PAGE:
The transmission spectra for all the samples were measured using PerkinElmer LAMBDA 950 UV/Vis/NIR spectrophotometer (Fig. 5.12). The LAMBDA 950 is one of the highest performances UV/Vis/NIR System. Choose this model for ultra-high UV/Vis/NIR performance for wavelengths up to 3,300 nm, high precision measurements, and for applications such as highly reflective and anti-reflective coatings, color correction coatings, band pass characteristics of UV, Vis and NIR filters, and more[79,80].

Figure 5.12 PerkinElmer LAMBDA 950 UV/Vis/NIR research


Optical System

The Lambda 950 Spectrometer features a reflecting, double-monochromator optical system. The optical components are coated with silica for durability. Holographic gratings are used in each monochromator for the UV/Vis range and the NIR range. The optical system is depicted schematically in Fig. 5.13

Figure 5.13 The optical system of the spectrophotometer

Two radiation sources, a deuterium lamp (DL) and a halogen lamp (HL), cover the working wavelength range of the spectrometer. For operation in the near infrared (NIR) and visible (Vis) ranges, source mirror M1 reflects the radiation from the halogen lamp onto mirror M2. At the same time it blocks the radiation from the deuterium lamp.

For operation in the ultraviolet (UV) range, mirror M1 is raised to permit radiation from the deuterium lamp to strike source mirror M2. Source change is automatic during monochromator slewing.

Radiation from the respective source lamp is reflected from mirror M2 via mirror M3 through an optical filter on the filter wheel assembly (FW) to mirror M4.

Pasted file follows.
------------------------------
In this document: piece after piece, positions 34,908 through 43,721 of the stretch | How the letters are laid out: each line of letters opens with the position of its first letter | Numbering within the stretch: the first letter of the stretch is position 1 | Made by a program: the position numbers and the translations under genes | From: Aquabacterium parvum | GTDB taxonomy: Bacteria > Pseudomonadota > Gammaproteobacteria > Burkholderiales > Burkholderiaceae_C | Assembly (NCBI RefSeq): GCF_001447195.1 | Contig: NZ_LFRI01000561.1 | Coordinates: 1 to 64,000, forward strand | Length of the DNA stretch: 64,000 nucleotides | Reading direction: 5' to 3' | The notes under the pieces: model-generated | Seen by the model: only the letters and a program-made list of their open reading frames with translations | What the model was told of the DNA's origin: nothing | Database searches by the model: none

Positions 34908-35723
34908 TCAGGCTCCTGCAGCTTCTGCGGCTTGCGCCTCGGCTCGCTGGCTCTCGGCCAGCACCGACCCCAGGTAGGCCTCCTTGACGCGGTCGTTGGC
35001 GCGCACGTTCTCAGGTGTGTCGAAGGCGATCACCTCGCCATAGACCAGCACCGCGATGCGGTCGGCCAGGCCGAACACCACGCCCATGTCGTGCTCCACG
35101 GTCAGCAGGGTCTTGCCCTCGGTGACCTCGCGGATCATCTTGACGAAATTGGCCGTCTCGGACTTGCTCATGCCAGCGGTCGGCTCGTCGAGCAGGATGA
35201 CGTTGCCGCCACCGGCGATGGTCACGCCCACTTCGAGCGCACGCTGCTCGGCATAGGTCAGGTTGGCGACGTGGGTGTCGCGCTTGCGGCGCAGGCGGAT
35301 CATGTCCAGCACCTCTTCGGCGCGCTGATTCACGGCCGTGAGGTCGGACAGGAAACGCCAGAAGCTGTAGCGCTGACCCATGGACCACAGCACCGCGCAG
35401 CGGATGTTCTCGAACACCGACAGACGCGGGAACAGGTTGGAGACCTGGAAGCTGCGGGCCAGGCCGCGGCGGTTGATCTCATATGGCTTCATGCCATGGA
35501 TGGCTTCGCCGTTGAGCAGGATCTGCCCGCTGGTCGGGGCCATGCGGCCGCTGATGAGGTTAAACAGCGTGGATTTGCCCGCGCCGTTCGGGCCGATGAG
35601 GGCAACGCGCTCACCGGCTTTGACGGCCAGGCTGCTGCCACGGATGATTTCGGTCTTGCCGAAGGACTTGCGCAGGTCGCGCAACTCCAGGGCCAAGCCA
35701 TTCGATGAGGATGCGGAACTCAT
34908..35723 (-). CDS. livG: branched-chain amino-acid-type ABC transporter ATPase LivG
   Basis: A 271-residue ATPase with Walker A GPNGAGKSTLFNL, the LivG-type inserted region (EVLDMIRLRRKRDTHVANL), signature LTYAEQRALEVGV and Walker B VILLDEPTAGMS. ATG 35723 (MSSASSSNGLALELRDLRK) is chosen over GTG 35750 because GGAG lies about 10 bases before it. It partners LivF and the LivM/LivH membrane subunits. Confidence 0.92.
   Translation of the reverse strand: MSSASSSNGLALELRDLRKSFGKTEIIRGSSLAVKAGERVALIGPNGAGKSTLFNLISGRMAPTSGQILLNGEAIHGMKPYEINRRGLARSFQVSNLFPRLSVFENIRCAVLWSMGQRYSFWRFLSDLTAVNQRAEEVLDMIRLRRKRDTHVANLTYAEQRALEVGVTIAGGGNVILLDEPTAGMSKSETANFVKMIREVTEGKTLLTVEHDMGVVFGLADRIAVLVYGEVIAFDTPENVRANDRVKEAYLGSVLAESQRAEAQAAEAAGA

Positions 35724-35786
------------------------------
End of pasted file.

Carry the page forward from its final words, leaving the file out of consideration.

The filter wheel is driven by a stepping motor to be in synchronization with the monochromators. Depending on the wavelength being produced, the appropriate optical filter is located in the beam path to prefilter the radiation before it enters the monochromator. Filter change is automatic during monochromator slewing.

From mirror M4 the radiation is reflected through the entrance slit of Monochromator I. All slits are located on the slit assembly (SA). The radiation is collimated at mirror M5 and reflected to the grating table G1. Depending on the current wavelength range, the collimated radiation beam strikes either the UV/Vis grating or the NIR grating (NIR version only).

The radiation is dispersed at the grating to produce a spectrum. The rotational position of the grating effectively selects a segment of the spectrum, reflecting this segment to mirror M5 and then through the exit slit. The exit slit restricts the spectrum segment to a near monochromatic radiation beam. Grating change is automatic during monochromator slewing.

The exit slit of Monochromator I serves as the entrance slit of Monochromator II. The radiation is reflected via mirror M6 to the appropriate grating on grating table G2 and then back via mirror M6 through the exit slit to Mirror M7. The rotational position of grating table G2 is synchronized to that of G1. The radiation emerging from the exit slit exhibits high spectral purity with an extremely low stray radiation content.

In the UV/Vis and NIR range a choice is provided between a fixed slit width, a servo slit, and a slit program. When the servo slit is selected, the slit widths change automatically during scanning to maintain constant energy at the detector.

From mirror M7 the radiation beam is reflected via toroid mirror M8 to the chopper assembly (C). As the chopper rotates, a mirror segment, a window segment and two dark segments are brought alternately into the radiation beam.

When a window segment enters the beam, radiation passes through to mirror M9 and is then reflected via mirror M10 to create the reference beam (R).

When a mirror segment enters the beam the radiation is reflected via mirror M10΄ to form the sample beam (S).